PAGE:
Getting an ad noticed by consumers is not an easy task. Most of advertising is just ignored – a fate worse than being noticed and disliked. Ads which are seen, recalled and spoken about positively are rare. My weekly compilation of clutter-breaking ads is a small tribute to such efforts – I know how difficult it is to create such, given the fuzzy nature of briefs and the chaotic, whimsical approval process. Here are a few ads which caught my eye this past week or so:
AirPods Pro: Share the joy
Memorable ad campaigns have a knack of leaving behind residual imagery or some distinctive asset in our minds (that’s why they are memorable, you say?). It could be an audio mnemonic, a quirky dialogue or a visual element. A new ad for AirPods Pro anchored on its sharing feature has visual appeal in abundance, as in the earlier ads. It is set in the streets of Buenos Aires – an unlikely setting for a ‘white Christmas’ film. The viewer interest is held in the special effects which dramatise the familiar element of the season.
Upside Foods: chicken-speak
A full-page ad in WSJ with strange words meant to mimic ‘chicken speak’? Scanning the QR code leads to a landing page which has the text in English. The idea? Convey that Upside Foods has received a ‘No Questions Letter’ from the FDA to make ‘cultivated meat’, which is meat grown directly from animal cells. It is presented as an upside for chickens as ‘a lot fewer animals are going to have to suffer’. Interesting use of print and choice of publication as its readers are likely to be financial backers for such a venture too.
The National Lottery: a Christmas love story
What’s a Christmas season without a Love Actually type feel-good ad? Here is one for UK’s National Lottery. It ticks all the boxes for a heart-warming Christmas ad, keeping in line with the common, broad theme of ‘magic of hope and possibility’.
McDonald’s: FIFA World Cup theme film
I guess such a film works best for a ubiquitous, famous market leader like McDonald’s. It’s a simple (all too familiar) montage of people from diverse backgrounds asking ‘Wanna go to McDonald’s?’ and its local variations. Memorability is enhanced with the presence of Ted Lasso star Jason Sudeikis and his witticism.
Macallan: The Spirit of 1926
An 8-minute film? Very often we tend to get put off by the duration of films we see online or shared with us on social media. I have no specific theory around why we decide to watch some long format films and get put off by some others. Maybe it’s a combination of factors – the theme, opening sequences and such like. A new film for Macallan Distillery tells the story of Nettie Harbinson who chose to run the distillery after her husband’s death, at a time when it was considered that only men can do such tasks.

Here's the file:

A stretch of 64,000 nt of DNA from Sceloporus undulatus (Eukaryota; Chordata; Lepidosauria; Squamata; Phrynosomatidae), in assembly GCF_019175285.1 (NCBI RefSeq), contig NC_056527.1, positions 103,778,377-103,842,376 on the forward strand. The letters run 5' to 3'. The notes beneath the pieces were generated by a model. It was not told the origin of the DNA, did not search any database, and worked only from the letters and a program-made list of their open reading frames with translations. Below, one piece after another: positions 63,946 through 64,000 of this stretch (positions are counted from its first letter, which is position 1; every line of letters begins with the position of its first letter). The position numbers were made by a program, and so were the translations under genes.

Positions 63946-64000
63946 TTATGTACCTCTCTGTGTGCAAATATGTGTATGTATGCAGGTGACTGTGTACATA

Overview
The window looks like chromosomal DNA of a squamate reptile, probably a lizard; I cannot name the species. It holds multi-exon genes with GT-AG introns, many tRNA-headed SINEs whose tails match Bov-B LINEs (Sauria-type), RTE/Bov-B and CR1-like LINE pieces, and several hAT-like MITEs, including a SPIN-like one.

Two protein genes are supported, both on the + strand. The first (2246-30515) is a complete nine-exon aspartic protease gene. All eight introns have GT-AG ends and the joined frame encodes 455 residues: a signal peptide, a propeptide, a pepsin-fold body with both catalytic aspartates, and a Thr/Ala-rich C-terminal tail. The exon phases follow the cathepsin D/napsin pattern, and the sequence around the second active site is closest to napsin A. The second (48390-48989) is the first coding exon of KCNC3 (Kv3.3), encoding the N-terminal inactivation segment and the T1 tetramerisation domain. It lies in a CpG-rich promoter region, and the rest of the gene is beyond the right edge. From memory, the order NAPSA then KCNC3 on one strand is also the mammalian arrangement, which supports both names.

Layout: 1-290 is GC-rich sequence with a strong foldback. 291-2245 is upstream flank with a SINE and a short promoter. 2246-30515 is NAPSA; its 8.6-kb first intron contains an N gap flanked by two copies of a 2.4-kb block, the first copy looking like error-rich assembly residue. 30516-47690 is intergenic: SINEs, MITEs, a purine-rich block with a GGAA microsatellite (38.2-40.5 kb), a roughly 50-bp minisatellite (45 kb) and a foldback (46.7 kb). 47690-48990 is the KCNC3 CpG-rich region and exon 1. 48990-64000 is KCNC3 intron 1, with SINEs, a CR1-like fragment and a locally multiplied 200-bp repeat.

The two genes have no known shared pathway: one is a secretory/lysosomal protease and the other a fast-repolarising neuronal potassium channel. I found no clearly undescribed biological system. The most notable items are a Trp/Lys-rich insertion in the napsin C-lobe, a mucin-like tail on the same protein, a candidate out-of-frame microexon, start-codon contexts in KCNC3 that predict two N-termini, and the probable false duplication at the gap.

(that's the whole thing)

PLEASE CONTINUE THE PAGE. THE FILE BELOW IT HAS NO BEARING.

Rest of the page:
In 1926 Nettie Harbinson crafted what would become the most valuable bottle of wine or spirit ever sold at auction.
I am no football fan but this seems like fun with Nike bringing in a bevy of football stars – past, present, and future under the pretence of ‘technology enabling it’.
Pepsi Max: Nutmeg Royale
Frankly, there’s a sea of sameness when it comes to FIFA World Cup inspired ad. The big brands all have their stars, expensive production values and more. Not many have an idea or a story to tell. In such a context, a simple premise of Messi being outsmarted by luring him to have a Pepsi and the action that follows makes for interesting viewing.
Agency: BBDO Argentina
WWF UK: outdoor
Celebrated graphic artist Noma Bar’s distinctive style bring the idea of ‘running out of time’ pretty well. Sure to be a show stopper at the London Underground where this was seen.
Agency: Uncommon, London
Celebrated actors being called in to give ‘auditions’ is a fun premise in itself. But the context – ‘iTVX is UK’s freshest streaming service’ and ‘lot of free content’ humorously weaved into the plot, makes it doubly interesting.
Agency: Uncommon, London
KFC Delivery: idents for FIFA World Cup
These set of smart idents weave in the love for football and the utility value of a home delivery service brilliantly. Loved the series.
The campaign also featured a clever, contextual outdoor idea, which used space well.
Redbreast Irish Whiskey: we’re branching out
A charming, well-written ad for Redbreast Irish Whiskey features a chat with a spokesbird, Robin. Aside from banter on groups of birds it aims to announce what the brand plans to to on Robin Redbreast Day:
Nearly half of all global bird species are in decline, and the time to change their fortune is now. That’s why we created Robin Redbreast Day to help support our joint mission with BirdLife International to keep the common bird common.
Agency: The Public House
CISCO: secure freeze
B2B tech advertising is largely staid, even boring. CISCO breaks the mould with a fun ad to dramatise the effect of a cyber attack where ‘everything can grind to a halt’.
Inspired by Iceland: a Mars alternative
When metaverse was bandied about as the next revolutionary trend, Iceland Tourism saw an opportunity to create a spoof of sorts promoting tourism into the country. The team is at it again (though not really a rip-roaring laugh) positioning the country as an alternative to Mars Mission – an ‘out of the world’ experience that’s lot closer, doesn’t cost as much and has oxygen’. I guess such initiatives rely on the vitality of the film and helps in making the destination more desirable.
Which one was your favourite? Do comment in.